With the passing of Joe Frazier, a thought occurred: Could anybody name the three heavyweights claiming to be world champions today? They are, for those who care, Alexander Povetkin, Wladimir Klitschko and Vitali Klitschko. The only thing that could draw me back to heavyweight boxing: A Klitschko-Klitschko title match. But no quoting the parents ... I hate it when anyone around the CFL refers to Canadian players as non-imports. I hate it even more when it’s a Canadian coach making the reference ... Is Sunday Marcel Bellefeuille’s last game as head coach of the Hamilton Tiger-Cats? A win saves his job. But only a win ... That clock you hear ticking is time running out on good-guy Paul Maurice as coach of the Carolina Hurricanes ... Not saying this because I happen to appear on the station, but sports radio just doesn’t get better than The Dan Patrick Show this past week, with its coverage of the Penn State scandal and Patrick’s calm intelligence ... Some of the politicians who have backed Joe Paterno for the Presidential Medal of Freedom, one of the highest honours in the United States, have not so quietly withdrawn their support.

AND ANOTHER THING

The Green Bay Packers have won 14 games in a row dating back to last season. None of them have been closer than six points. Aaron Rodgers is playing quarterback about as well as it has ever been played ... The fallout from the Penn State scandal hit television as well. One of the sponsors on the ESPN broadcast of Penn State-Nebraska pulled its advertising, sighting the contract clause they would televising only “reputable universities.” ... The Columbus Blue Jackets are 12 points and seven teams out of a playoff spot. In other words, their season is over ... Did you know the much-talked about college quarterback, Andrew Luck, is the son of Warren Moon’s former backup, Oliver Luck .... And bet you didn’t know that Mark Rypien’s daughter, Angela, is the quarterback for the Seattle Mist of the Lingerie Football League ... Diabetes has done to Kamala what no WWE wrestler could: The almost 400-pounder recently had his foot amputated ... NHL teams are getting touchy about talking to goaltenders. First, the Philly Flyers manage Ilya Bryzgalov’s availabilities and now the Leafs are doing the same with Ben Scrivens ... What kind of odds would Vegas have given against Joffrey Lupul on the NHL all-star ballot? ... Happy birthday to the great Gil Perreault (61), Cedric Minter (53), Pat Hentgen (43), Steve Christie (43) and Vinny Testaverde (48) ... And hey, whatever became of Ken Linseman?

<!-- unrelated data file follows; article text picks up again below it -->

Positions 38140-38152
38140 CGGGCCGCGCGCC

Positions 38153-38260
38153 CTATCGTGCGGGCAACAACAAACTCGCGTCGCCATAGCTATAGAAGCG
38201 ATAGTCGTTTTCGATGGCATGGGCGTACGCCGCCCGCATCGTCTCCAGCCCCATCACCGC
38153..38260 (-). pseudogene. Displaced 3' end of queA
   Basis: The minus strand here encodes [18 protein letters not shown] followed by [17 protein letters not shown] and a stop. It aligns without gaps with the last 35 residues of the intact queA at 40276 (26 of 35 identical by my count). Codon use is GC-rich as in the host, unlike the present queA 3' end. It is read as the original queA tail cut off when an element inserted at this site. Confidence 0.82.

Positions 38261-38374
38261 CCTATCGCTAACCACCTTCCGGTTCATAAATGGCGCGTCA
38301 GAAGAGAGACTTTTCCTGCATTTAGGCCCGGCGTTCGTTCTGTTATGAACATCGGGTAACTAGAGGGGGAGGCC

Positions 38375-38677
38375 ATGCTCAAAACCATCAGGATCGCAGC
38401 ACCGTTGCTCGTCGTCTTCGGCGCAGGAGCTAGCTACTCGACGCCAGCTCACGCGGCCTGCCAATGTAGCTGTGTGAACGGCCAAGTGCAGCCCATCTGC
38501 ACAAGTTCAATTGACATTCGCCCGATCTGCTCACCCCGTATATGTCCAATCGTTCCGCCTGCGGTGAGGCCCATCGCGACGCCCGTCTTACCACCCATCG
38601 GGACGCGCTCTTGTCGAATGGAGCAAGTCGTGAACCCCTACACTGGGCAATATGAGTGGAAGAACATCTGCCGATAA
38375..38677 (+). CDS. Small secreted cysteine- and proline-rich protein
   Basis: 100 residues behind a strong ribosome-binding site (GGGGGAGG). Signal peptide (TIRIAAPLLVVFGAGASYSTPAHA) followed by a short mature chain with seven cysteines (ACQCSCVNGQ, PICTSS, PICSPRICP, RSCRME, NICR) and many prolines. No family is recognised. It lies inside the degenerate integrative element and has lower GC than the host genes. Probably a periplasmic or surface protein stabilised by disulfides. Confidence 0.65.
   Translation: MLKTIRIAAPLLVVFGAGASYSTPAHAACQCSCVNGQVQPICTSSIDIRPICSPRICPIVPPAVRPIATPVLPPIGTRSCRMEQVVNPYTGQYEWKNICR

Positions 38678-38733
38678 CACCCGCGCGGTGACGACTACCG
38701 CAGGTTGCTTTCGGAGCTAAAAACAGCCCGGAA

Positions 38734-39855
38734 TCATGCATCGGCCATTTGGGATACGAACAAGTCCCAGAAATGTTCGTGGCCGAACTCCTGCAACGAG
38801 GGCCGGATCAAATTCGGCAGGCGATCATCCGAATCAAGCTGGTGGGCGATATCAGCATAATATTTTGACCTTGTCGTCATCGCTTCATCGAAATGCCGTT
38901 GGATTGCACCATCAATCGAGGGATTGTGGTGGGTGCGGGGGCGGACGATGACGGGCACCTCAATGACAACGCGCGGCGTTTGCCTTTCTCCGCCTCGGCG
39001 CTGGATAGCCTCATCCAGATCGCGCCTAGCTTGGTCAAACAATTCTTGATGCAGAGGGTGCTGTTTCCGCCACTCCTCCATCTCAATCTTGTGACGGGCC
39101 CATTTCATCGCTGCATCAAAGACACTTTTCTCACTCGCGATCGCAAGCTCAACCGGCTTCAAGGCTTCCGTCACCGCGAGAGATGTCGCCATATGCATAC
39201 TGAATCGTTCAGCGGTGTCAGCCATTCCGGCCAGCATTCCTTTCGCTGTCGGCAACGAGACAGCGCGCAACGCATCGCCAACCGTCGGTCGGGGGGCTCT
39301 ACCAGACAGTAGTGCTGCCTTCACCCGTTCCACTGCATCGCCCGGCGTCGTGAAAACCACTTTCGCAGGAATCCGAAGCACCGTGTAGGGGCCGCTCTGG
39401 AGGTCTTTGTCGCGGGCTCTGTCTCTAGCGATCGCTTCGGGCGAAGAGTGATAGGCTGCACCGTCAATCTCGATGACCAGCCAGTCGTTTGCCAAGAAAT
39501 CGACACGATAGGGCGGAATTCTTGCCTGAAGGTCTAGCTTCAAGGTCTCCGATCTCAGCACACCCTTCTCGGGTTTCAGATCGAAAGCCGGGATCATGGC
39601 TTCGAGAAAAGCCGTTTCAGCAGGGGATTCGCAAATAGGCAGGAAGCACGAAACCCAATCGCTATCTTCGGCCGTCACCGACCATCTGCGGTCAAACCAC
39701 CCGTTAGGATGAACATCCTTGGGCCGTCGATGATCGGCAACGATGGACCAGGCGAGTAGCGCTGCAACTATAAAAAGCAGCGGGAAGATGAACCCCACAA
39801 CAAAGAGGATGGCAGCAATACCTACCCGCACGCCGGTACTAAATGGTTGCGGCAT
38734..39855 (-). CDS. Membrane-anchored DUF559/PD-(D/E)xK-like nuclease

WE KNOW HOW THIS ENDS IN THE LONG RUN

There are basically two certainties to every lockout/strike in pro sports history away from the NFL: 1) The players always win; 2) The owners need a system in place to protect themselves from each other. And they, in the end, can’t control themselves. If you look at the NHL today, some six years after the lockout, what’s been solved? There are more teams in trouble than ever before. Players, for the most part, are being handsomely rewarded, you could argue overpaid, for their services. So other than implement rule changes and streamline league business, what was accomplished? If you can play at all in pro sports, you will be compensated beyond your wildest dreams. Take Jose Calderon for example. The average NBA guard is scheduled to earn $9.7 million this season. How can he or any NBA player vote no to that?

Canuck-skilled football talent never been better

The quality of the Canadian football player has never been better than it is right now. It isn’t just what Israel Idonije is doing with the Chicago Bears and O.J. Atogwe with the Washington Redskins. Defensive lineman Vaughn Martin is emerging as a force with San Diego and recently Jamaal Westerman started at linebacker for the New York Jets. Two of those players came out of the CIS. Add to that Jerome Messam rushing for 1,000 yards in Edmonton and right behind him was Jon Cornish of Calgary: The two becoming the first all-Canadian backfield on a divisional all-star team in CFL history. And with emerging young receivers like Johnny Forzani, Shawn Gore, Akeem Foster and Cory Watson, the talent pool has never been this deep or athletic. Said Wally Buono, a Canadian himself who has been around forever: “The skill position Canadians in the league are better athletes today than the imports were when I played. That’s how far football has come in this country.”

Why didn’t he just stop it?

You walk in to a dressing room and allegedly witness a grown man raping a young boy in the shower — and you do nothing???

How would you react? Would you not attack the adult in question? Would you not scream, grab, punch, pull hair, do everything in your power to protect the child? And if you don’t, how do you live with yourself? The more we learn about what went on with Jerry Sandusky at and around Penn State University, the more I am troubled by the actions of Mike McQueary, the former quarterback, graduate assistant and now assistant coach on leave from Penn State. Institutional silence is one thing: But where was the human, instinctive, emotional reaction here? McQueary is not the perpetrator, but he could have and should have stopped all of this years ago.